So, Golden Power wants to make sure that, if we go out of business, they have someone else to get it from. [Besides that], our engineers will team up with ST's engineers on a couple of products to come out in the next year.

Q: Why not just merge?

We talked about a merger with ST and decided against it. Our high ambition is to serve the entire microcontroller market. About 10 billion microprocessor controllers are shipped every year, provided by dozens of companies.

Being a very fragmented market, if we served only customers of ST, that would be 3 percent. Our goal is to help all microcontroller vendors to become ZigBee-enabled.

What are some of the more intriguing applications that ZigBee networking might enable?

At CES, Eaton announced its Home Heartbeat product, which you'll be able to buy at the do-it-yourself store. Home Heartbeat is a set of sensors you might put on windows or to keep an eye on water flow or temperature. If you're away from home, you get notification by e-mail, pager or IM that something is wrong.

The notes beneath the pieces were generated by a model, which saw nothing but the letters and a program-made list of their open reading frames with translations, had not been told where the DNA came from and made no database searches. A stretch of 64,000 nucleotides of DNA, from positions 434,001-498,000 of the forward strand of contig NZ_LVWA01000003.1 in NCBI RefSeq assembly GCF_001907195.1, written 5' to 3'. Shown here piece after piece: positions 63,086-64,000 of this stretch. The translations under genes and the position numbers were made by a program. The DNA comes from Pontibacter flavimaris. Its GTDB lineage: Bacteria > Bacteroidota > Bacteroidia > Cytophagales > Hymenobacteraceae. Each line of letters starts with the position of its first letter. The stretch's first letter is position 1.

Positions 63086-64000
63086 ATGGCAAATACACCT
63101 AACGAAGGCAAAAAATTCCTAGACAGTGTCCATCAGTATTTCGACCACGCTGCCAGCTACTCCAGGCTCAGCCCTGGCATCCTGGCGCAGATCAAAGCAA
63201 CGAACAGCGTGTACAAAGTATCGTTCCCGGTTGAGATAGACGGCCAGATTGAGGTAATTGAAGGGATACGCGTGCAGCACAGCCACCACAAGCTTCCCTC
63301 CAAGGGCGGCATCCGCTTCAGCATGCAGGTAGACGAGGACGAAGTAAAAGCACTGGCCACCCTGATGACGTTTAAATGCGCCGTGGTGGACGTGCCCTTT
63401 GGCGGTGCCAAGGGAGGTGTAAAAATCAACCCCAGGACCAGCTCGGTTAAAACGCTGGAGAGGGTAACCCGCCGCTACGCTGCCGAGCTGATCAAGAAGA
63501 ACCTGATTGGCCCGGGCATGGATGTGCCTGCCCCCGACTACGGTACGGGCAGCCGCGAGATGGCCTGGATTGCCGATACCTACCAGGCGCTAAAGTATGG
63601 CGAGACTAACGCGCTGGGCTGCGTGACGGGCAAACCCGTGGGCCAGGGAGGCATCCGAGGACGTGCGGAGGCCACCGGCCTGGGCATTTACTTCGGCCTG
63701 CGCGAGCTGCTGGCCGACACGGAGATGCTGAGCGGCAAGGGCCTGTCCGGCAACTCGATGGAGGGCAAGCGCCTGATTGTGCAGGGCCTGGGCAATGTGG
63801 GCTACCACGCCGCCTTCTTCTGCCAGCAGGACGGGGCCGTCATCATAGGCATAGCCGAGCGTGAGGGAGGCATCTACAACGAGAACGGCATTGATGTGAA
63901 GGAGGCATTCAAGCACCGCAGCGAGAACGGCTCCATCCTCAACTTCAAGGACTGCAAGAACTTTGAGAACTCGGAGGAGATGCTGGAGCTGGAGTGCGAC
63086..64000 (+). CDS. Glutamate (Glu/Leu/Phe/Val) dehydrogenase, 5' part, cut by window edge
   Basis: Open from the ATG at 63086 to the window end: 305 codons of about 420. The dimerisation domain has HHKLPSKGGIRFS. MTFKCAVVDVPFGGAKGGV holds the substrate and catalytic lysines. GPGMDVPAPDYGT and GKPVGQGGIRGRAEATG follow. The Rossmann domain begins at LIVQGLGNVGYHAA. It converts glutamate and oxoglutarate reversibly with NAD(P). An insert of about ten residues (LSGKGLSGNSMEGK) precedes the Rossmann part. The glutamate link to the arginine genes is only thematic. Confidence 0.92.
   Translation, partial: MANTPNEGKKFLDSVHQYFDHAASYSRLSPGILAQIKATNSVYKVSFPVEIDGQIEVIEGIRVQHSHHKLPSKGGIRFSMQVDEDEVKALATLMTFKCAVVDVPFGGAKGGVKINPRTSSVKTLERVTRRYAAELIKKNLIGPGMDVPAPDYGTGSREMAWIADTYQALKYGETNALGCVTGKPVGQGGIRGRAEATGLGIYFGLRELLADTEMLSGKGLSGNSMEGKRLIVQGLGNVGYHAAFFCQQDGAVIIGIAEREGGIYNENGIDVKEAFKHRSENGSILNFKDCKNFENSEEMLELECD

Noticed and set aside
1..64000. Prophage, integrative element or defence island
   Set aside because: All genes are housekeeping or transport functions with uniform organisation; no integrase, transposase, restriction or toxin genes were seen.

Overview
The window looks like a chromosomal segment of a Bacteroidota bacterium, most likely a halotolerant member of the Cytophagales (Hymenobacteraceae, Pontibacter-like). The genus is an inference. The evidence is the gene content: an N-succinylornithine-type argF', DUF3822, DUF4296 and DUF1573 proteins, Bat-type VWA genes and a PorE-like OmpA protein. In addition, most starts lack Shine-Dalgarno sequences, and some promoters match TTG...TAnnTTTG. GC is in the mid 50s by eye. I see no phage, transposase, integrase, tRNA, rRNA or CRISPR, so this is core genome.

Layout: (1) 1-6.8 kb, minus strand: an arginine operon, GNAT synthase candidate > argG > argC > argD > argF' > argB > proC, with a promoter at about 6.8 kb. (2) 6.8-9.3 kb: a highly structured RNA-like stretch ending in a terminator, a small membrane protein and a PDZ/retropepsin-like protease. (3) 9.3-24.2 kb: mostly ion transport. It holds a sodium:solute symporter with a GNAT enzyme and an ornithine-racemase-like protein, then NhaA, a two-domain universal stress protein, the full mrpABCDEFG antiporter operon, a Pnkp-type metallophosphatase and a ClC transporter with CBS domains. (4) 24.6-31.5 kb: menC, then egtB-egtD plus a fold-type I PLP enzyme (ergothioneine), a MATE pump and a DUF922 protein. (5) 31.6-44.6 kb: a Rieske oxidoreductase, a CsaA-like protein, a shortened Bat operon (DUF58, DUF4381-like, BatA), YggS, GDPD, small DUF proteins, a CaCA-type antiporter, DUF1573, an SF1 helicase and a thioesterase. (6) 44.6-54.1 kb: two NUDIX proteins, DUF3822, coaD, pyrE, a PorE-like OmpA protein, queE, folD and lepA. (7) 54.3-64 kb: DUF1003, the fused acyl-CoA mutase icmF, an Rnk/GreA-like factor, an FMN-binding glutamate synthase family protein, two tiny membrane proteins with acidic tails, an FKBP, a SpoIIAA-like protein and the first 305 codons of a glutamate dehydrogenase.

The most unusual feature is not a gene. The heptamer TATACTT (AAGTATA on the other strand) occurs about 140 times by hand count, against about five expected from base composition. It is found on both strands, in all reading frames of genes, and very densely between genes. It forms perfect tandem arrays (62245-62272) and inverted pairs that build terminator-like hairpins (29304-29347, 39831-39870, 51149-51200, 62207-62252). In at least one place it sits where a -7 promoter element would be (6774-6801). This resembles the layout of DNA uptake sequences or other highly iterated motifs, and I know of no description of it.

What about Cisco's recent investment in Zensys, maker of the Z-Wave proprietary RF technology? Could this lead to fragmentation of the market -- or even to Z-Wave becoming the industry standard?

Although Z-Wave works perfectly, it's a very low-function, single-channel FM radio. Cheaper, less functional networks that are proprietary have cropped up. The Ethernet analogy would predict that they will prosper but be overtaken by the ZigBee Alliance.

How will Metcalfe's Law, that the value of a network equals approximately the square of the number of users of the system, apply to the 8 billion embedded devices that are only 2 percent networked?